Vilnius Historic Centre (Old Town) has been a UNESCO World Heritage Site since 1994. Retrospective Statement of Outstanding Universal Value of Vilnius Historic Centre
Criteria for designation of Vilnius to the UNESCO World Heritage List:
Criterion (ii): Vilnius is an outstanding example of a medieval foundation which exercised a profound influence on architectural and cultural developments in a wide area of Eastern Europe over several centuries.
Criterion (iv): In the townscape and the rich diversity of buildings that it preserves, Vilnius is an exceptional illustration of a central European town which evolved organically over a period of five centuries.
Vilnius Historic Centre area is 352 ha
Buffer Zone of Vilnius Old Town is 1912 ha
Other protected cultural heritage areas (historic suburbian areas) are included into the buffer zone of Vilnius Old Town: Naujamiestis, Žvėrynas, Šnipiškės, Antakalnis and others.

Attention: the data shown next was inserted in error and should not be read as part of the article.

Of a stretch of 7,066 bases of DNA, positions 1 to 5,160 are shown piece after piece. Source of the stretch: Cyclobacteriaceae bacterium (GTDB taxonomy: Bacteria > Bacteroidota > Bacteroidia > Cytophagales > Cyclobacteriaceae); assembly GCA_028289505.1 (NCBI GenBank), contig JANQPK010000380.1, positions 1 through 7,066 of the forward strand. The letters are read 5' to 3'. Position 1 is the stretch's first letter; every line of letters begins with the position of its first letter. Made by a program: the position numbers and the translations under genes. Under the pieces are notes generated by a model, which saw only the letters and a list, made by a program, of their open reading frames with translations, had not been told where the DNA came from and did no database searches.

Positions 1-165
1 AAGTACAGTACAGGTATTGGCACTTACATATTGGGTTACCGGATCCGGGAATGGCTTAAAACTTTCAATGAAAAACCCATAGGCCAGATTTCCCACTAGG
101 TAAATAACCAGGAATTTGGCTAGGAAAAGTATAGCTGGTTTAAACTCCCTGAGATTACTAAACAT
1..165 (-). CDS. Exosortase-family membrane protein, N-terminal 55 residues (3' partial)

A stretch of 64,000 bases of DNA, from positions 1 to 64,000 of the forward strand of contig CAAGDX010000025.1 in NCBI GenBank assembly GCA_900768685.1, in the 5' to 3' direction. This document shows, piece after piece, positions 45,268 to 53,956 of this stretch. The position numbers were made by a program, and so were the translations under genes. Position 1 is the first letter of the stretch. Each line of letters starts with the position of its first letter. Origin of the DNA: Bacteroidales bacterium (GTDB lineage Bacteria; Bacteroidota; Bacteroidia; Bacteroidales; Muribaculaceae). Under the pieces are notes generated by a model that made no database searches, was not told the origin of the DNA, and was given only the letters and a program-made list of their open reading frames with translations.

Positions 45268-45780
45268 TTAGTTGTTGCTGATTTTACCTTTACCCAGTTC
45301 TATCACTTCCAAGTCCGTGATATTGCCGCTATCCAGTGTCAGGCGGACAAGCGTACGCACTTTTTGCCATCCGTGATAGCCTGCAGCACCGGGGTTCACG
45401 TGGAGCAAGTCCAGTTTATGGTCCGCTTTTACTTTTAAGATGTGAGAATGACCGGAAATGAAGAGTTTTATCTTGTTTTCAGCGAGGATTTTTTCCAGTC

“Despite wars, occupations and destruction, the architectural ensemble of Vilnius remains unique. A city lacking German or Scandinavian features, rather reminiscent of Prague or Rome, Vilnius differs greatly from the other Baltic capitals. It is the largest Baroque city north of the Alps, and the one farthest to the east. Yet, nearly all styles of European architecture from Gothic to Classicism are present in Vilnius. They used to reach Lithuania belatedly, but probably due to this reason their examples are particularly mature and flawless. Baroque domes and towers of Vilnius coexist with an irregular medieval city plan. The spirit of Rome in Vilnius merges with a mix of other cultural influences: the city has always contained a multitude of Russian Orthodox churches, synagogues and even mosques that sometimes imitated baroque, but more often clung to their own models.”
(Tomas Venclova, Vilnius. City Guide, R. Paknys Publishing House, 2004.)
Vilnius Old Town – the historical core of the capital, surrounded by woods, hills and valleys – emerged in the confluence of the River Neris and its tributary the River Vilnia. Through the centuries its urban texture, which reflects cultural identity of the local population, merged with the natural landscape. The city originated at the very point where both rivers joined. Large Baltic settlements could be found in this area as early
5th and 6th centuries.